# Representable homology classes on smooth manifolds

Let $X$ be a closed (compact without boundary) smooth manifold. We can consider its singular homology $H_*(X,\mathbb{Z})$. Let $H_{k}(X,\mathbb{Z})$ be the $k$-th singular homology group of $X$ and let us consider $[\alpha]\in H_{k}(X,\mathbb{Z})$. I have seen in various places that it is sometimes possible to "represent" $[\alpha]$ as a smooth $k$-dimensional submanifold of $X$.

• How does this correspondence between elements in $H_{k}(X,\mathbb{Z})$ and $k$-dimensional submanifolds of $X$ exactly works?

• When exactly elements in $H_{k}(X,\mathbb{Z})$ can be represented by $k$-dimensional submanifolds?

• How is this related to intersection theory, the cup product in cohomology, Poincare duality and the intersection form of $X$ (when $X$ is even-dimensional)?

• Does this correspondence work for other homology theories?

Thanks.

Fundamental Classes

Let $Y$ be a connected, closed, orientable $k$-dimensional manifold, then $H_k(Y; \mathbb{Z}) \cong \mathbb{Z}$. The choice of a generator of $H_k(Y; \mathbb{Z})$ is equivalent to a choice of orientation. One often denotes the generator by $[Y]$; we call this a fundamental class of $Y$. If we consider $Y$ with it's other orientation, the corresponding fundamental class is $-[Y]$.

If we drop the orientability hypothesis, $H_k(Y; \mathbb{Z}) = 0$ so the above construction fails. However, $H_k(Y; \mathbb{Z}_2) \cong \mathbb{Z}_2$, so we define the $\mathbb{Z}_2$-fundamental class to be the generator of $H_k(Y; \mathbb{Z}_2)$.

We can also define the fundamental class if $Y$ is only compact instead of closed (i.e. $Y$ has boundary). In that case, we use the fact that $H_k(Y, \partial Y; \mathbb{Z}) \cong \mathbb{Z}$ in the orientable case and $H_k(Y, \partial Y; \mathbb{Z}_2) \cong \mathbb{Z}_2$ in the non-orientable case to define fundamental classes as relative homology classes.

All of the above is discussed in detail on the Manifold Atlas Project's fundamental class page.

Submanifolds and Homology

Now suppose $Y$ is a connected, closed, orientable $k$-dimensional submanifold of $X$ and let $i : Y \to X$ denote the inclusion, then $i_* : H_k(Y; \mathbb{Z}) \to H_k(X; \mathbb{Z})$, in particular $i_*[Y] \in H_k(X; \mathbb{Z})$. Note, the element $i_*[Y]$ might be zero. For example, $S^1$ can be realised as a submanifold of $S^2$ via the equator, but $i_*[S^1] \in H_1(S^2; \mathbb{Z}) = 0$.

We can create homology classes on $X$ from different types of submanifolds as above using the different notions of fundamental class.

• If $Y$ is a non-orientable submanifold of $X$, using the $\mathbb{Z}_2$-fundamental class, $i_*[Y] \in H_k(X; \mathbb{Z}_2)$.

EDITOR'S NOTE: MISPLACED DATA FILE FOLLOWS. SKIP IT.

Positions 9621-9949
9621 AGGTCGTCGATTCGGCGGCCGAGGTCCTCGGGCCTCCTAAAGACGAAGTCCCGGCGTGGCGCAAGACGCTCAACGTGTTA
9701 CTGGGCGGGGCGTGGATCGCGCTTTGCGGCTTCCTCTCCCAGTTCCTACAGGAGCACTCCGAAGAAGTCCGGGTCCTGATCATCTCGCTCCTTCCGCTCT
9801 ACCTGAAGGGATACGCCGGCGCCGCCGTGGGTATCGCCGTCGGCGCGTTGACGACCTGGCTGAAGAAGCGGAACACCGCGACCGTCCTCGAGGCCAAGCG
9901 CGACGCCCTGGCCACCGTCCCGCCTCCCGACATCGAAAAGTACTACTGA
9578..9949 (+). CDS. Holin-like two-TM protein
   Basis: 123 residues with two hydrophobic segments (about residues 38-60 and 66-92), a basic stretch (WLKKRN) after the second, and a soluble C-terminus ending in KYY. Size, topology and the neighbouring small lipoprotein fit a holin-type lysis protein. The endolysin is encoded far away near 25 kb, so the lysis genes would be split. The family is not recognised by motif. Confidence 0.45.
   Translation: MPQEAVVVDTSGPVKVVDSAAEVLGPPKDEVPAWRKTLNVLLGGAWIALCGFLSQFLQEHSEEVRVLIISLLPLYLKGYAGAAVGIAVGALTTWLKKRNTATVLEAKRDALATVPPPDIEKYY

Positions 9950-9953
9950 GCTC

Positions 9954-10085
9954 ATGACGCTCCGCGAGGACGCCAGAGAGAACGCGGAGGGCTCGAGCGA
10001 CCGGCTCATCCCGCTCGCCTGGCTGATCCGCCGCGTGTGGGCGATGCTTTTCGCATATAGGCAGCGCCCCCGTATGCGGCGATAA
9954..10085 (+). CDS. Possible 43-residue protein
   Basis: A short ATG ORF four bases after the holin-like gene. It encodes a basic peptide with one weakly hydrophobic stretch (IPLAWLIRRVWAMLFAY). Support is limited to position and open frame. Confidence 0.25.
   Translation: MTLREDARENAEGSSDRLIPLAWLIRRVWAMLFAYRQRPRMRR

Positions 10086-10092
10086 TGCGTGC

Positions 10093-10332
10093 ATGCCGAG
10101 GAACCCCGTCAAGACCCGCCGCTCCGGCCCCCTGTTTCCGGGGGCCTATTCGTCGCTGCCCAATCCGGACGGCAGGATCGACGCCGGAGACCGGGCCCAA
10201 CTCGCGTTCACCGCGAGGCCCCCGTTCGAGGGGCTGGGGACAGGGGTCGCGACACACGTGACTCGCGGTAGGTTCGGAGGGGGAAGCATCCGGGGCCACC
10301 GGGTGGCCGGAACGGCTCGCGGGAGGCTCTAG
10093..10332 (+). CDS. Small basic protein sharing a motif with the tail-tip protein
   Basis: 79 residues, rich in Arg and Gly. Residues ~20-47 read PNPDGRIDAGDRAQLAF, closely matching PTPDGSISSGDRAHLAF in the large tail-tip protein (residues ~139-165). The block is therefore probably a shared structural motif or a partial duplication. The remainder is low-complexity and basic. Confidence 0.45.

• If $X$ is a manifold with boundary and $Y$ is an orientable submanifold with boundary (so that $\partial Y \subseteq \partial X$), $i_*[Y, \partial Y] \in H_k(X, \partial X; \mathbb{Z})$.
• If $X$ is a manifold with boundary and $Y$ is a non-orientable submanifold with boundary, using the $\mathbb{Z}_2$-fundamental class, $i_*[Y, \partial Y] \in H_k(X, \partial X; \mathbb{Z}_2)$.

Realisable Classes and The Steenrod Problem

An element $\alpha \in H_k(X; \mathbb{Z})$ is said to be realisable if there is a $k$-dimensional connected, closed, orientable $k$-dimensional submanifold $Y$ such that $\alpha = i_*[Y]$. The Steenrod Problem was whether every class is realisable. Thom showed in $1954$ that this is not true in general. However, it is true if $0 \leq k \leq 6$. What is true however is that for any class $\alpha$, there is an integer $N$ such that $N\alpha$ is realisable.

We could ask the analogue of Steenrod's Problem for $\mathbb{Z}_2$ coefficients: is every class in $H_k(X; \mathbb{Z}_2)$ realisable? The answer is yes!

I don't know about the analogue of Steenrod's Problem for manifolds with boundary.

• I have to run now but I will try to expand on my answer later. – Michael Albanese Apr 19 '16 at 23:11
• Thanks for the detailed answer. In his thesis Thom says that every $\mathbb{Z}_{2}$-class in dimension less than half of the dimension of the manifold is realisable. Was this result improved later? Also, do you know of any reference where all these issues are explained in detail? (in particular how to realize the cup product in cohomology in terms of interesection of the submanifolds of the corresponding homology classes, assuming they are realisable). – Bilateral Apr 22 '16 at 15:03

These classes are not always representable, but classes of $H_l(M,Z/2)$ are representable. Positive multiple of elements of $H_l(M,Z)$ can be represented by smooth manifolds, this is shown in the thesis of Rene Thom.

• According to Thom's thesis, only the classes of dimension less than half the dimension of $M$ are representable in general. – Bilateral Apr 15 '16 at 7:51